Unisexual reproduction reverses Muller's ratchet.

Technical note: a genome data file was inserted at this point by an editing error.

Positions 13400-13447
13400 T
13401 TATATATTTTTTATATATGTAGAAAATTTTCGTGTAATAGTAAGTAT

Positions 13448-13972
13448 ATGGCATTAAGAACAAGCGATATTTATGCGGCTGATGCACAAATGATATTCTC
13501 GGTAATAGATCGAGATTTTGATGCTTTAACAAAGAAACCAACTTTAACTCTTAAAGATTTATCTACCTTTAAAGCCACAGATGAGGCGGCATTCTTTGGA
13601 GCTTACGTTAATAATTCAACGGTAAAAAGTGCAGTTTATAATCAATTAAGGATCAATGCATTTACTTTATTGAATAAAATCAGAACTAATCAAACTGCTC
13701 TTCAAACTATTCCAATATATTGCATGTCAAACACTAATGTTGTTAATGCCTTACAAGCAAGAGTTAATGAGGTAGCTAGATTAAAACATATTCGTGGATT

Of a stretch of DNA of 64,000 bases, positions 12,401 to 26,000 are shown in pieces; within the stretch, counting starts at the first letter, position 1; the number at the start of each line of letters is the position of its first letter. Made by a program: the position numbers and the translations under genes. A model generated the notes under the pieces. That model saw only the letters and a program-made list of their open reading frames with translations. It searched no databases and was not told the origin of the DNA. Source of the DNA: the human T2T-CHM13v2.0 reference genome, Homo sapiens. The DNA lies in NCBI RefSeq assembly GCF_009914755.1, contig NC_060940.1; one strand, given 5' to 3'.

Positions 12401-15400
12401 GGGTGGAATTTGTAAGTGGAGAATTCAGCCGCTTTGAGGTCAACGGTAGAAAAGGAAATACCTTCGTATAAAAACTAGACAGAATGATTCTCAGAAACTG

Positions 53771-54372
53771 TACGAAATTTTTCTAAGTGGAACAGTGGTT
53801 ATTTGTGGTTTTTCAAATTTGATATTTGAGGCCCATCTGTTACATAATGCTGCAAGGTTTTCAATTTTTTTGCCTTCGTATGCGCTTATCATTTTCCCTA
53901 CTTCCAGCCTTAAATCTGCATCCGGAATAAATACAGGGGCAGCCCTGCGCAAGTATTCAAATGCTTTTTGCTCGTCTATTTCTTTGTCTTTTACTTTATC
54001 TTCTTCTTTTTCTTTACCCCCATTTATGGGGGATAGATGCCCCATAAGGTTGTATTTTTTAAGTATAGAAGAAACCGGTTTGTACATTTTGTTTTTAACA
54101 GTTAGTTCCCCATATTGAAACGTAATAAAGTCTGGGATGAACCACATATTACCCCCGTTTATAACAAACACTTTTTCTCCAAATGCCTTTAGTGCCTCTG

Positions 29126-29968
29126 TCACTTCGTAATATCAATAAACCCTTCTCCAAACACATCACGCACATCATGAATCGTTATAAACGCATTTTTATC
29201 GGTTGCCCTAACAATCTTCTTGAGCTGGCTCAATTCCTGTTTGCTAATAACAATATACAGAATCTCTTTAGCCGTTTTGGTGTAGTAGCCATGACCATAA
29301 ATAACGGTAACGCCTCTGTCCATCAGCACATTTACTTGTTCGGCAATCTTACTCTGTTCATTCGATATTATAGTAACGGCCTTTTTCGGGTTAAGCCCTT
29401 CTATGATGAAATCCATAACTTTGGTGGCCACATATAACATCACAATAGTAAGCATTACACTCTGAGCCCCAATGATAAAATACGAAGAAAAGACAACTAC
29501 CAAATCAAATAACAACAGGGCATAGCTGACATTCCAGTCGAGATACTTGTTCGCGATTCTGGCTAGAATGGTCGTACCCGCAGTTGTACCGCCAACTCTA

Cryptococcus neoformans is a pathogenic basidiomycetous fungus that engages in outcrossing, inbreeding, and selfing forms of unisexual reproduction as well as canonical sexual reproduction between opposite mating types. Long thought to be clonal, >99% of sampled environmental and clinical isolates of C. neoformans are MATα, limiting the frequency of opposite mating-type sexual reproduction. Sexual reproduction allows eukaryotic organisms to exchange genetic information and shuffle their genomes to avoid the irreversible accumulation of deleterious changes that occur in asexual populations, known as Muller's ratchet. We tested whether unisexual reproduction, which dispenses with the requirement for an opposite mating-type partner, is able to purge the genome of deleterious mutations. We report that the unisexual cycle can restore mutant strains of C. neoformans to wild-type genotype and phenotype, including prototrophy and growth rate. Furthermore, the unisexual cycle allows attenuated strains to purge deleterious mutations and produce progeny that are returned to wild-type virulence. Our results show that unisexual populations of C. neoformans are able to avoid Muller's ratchet and loss of fitness through a unisexual reproduction cycle involving α-α cell fusion, nuclear fusion, and meiosis. Similar types of unisexual reproduction may operate in other pathogenic and saprobic eukaryotic taxa.
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